Parametric Equations

Colleen Foy

For this assignment we will explore parametric equations using graphing calculator. Recall that a parametric curve in the plane is a pair of functions: x = f(t) and y = g(t) where the two continuous functions define ordered pairs (x,y). The two equations are usually called the parametric equations of a curve. The curve depends on the range given for t.

For this specific assignment we are going to investigate the following parametric equations for various a and b :

Here is a graph of the curve when a = 1 and b = 1. Note that our range for t is

Let's examine what happens when we take other values of a and b but keep them equal. Will we always obtain a circle?

When a = 2 and b = 2 When a = 10 and b = 10 When a = -1 and b = -1 When a = 145 and b = 145 When a = - 50 and b = -50

So when a and b are integers and a = b we obtain a circle. Well what happens when a = b but a and b are not integers?

Case 1:

a = b = 0.1 a = b = 0.2 a = b = 0.3 a = b = 0.4 a = b = 0.5

Case 2:

a = b = - 0.1 a = b = - 0.2 a = b = - 0.3 a = b = - 0.4 a = b = - 0.5

Case 3: Again in this case we see the circles as we did when a and b were integers.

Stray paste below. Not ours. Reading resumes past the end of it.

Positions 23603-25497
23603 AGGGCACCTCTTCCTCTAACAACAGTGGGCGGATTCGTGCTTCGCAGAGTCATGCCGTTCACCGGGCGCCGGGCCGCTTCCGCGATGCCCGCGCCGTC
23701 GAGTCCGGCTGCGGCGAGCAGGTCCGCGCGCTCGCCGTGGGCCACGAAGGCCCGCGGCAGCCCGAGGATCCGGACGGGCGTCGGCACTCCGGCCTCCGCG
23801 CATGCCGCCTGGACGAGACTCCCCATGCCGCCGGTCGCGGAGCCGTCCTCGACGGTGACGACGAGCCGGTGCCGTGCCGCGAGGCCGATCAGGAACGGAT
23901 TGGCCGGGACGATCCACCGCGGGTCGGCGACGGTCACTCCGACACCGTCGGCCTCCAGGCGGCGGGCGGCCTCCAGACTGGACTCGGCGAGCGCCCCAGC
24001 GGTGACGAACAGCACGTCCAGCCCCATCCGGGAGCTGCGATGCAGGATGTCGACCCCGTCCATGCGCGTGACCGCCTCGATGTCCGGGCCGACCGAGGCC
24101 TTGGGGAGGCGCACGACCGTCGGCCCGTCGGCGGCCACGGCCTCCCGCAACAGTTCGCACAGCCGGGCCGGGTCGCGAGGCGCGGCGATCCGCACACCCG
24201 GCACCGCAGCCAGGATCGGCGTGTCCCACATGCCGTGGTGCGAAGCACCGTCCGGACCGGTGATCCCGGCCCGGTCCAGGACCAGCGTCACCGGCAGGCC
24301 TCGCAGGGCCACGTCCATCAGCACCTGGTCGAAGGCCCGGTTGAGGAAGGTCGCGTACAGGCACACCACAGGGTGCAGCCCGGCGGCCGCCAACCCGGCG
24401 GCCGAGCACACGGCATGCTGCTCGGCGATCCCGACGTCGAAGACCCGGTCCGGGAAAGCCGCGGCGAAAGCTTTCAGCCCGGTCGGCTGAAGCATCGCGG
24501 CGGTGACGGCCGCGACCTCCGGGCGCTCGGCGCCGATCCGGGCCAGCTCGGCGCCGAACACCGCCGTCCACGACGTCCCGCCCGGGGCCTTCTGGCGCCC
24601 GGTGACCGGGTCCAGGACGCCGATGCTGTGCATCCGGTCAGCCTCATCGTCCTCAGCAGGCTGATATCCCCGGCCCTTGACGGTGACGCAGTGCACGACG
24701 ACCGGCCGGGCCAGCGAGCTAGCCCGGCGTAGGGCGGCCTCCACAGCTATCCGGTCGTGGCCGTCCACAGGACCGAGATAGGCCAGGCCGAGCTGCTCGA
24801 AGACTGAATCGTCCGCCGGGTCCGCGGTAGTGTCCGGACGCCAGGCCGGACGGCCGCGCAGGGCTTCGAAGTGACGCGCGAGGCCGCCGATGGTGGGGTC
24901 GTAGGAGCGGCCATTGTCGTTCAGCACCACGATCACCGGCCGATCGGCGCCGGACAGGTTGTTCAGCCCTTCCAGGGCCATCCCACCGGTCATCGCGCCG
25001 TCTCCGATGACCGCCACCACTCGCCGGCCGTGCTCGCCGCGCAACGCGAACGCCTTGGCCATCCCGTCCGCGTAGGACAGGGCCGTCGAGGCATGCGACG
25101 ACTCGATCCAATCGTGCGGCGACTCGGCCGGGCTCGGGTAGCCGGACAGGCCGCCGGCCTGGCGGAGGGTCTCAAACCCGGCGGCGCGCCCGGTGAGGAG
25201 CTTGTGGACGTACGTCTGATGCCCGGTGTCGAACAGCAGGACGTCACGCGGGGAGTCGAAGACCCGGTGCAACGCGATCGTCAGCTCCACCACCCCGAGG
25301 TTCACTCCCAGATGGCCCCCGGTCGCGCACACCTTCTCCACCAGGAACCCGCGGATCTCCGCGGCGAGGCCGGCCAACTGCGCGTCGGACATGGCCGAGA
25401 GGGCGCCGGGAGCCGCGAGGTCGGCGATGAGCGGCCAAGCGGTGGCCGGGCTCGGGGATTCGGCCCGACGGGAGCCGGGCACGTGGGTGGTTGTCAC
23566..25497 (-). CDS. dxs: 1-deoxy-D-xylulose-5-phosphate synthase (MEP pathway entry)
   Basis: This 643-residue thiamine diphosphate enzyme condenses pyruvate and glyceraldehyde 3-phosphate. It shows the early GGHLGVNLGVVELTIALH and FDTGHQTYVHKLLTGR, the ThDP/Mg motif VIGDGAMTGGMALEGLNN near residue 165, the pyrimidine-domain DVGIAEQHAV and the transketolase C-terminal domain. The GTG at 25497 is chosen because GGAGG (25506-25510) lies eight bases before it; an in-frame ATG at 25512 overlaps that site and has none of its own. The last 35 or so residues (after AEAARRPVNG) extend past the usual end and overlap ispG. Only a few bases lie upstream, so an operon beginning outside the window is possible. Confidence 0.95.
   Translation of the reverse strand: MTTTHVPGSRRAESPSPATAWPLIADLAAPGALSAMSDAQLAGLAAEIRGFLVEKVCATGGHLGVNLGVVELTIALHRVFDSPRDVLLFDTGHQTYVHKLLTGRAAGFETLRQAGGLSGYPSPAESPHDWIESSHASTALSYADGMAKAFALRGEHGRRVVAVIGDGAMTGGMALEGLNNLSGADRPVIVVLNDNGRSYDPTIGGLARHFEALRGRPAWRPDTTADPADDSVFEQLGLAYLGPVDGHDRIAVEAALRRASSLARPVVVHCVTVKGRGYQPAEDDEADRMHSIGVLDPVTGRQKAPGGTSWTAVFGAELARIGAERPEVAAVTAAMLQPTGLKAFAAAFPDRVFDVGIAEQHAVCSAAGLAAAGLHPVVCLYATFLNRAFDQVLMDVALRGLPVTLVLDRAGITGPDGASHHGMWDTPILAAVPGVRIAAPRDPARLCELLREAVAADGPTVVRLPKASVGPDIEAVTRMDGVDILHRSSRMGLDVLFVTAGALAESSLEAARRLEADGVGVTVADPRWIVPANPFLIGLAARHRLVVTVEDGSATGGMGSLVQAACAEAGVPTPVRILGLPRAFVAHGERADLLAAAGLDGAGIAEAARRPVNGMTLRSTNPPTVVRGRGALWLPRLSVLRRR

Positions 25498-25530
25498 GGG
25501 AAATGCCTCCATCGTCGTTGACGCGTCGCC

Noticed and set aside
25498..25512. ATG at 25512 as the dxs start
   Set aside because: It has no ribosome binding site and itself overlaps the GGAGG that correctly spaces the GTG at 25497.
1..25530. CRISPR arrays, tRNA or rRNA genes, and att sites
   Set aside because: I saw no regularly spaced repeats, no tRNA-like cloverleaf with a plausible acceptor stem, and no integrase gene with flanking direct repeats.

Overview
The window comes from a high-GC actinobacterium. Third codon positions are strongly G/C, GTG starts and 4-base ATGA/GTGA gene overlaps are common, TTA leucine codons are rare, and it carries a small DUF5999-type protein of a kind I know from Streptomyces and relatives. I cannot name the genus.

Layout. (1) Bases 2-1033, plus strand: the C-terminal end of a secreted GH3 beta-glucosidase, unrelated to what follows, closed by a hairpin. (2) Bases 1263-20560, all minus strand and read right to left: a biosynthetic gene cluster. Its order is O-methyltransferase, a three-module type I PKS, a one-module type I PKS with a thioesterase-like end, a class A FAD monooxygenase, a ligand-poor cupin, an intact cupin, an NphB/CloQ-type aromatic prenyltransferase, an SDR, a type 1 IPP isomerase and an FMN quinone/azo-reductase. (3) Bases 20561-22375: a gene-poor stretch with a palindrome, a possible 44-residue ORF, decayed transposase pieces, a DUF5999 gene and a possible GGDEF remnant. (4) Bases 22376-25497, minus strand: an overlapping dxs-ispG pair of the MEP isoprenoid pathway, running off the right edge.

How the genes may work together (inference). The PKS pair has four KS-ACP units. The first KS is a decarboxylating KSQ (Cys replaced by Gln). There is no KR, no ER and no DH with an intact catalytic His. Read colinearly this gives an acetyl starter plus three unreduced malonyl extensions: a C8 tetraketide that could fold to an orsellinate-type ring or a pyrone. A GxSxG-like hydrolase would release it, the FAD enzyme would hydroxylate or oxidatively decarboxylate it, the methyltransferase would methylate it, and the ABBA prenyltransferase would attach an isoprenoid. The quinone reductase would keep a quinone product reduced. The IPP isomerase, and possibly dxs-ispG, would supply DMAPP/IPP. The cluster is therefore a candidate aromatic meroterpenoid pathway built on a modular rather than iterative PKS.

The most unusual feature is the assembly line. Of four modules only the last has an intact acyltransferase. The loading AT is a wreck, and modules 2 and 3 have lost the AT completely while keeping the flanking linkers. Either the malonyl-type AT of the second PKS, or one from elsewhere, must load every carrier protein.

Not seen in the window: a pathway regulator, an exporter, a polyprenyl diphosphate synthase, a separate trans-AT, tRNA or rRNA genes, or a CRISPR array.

Now, let's look at what happens when

a = 2 and b = 1 gives us a parabola. Actually, I found that this is the case whenever b = 2a.

a = 4 and b = 1 or whenever b = 4a.

a = 8 b = 1 or whenever b = 8a

Here we can see a pattern. As n increases, and the graph increases in frequency.

Note that this was for when b could be written as a even multiple of a. What happens when their factor is odd?

When b is an odd factor of a, we can see that the graph connects and there are no breaks of stopping points. Also, as the factor between a and b increases, the frequency increases just as we saw before.

Note that the odd factors seem to have the same properties as the even factors. That is for example, that the graph when a = 3 and b = 1 is the same graph as when a = 9 and **b = 3**.

What happens when **a** is odd and **b** is even?

It seems that as **a** and **b** increase, the frequency increases. The graph where **a = 35** and **b = 28**, seems different from the patter however. I wonder if this could be due to the fact that they share a common factor of **7**...

Now let's look at what happens when :

The patterns appear to be the same, except now the graphs lie horizontally on the x-axis instead of vertically on the y-axis.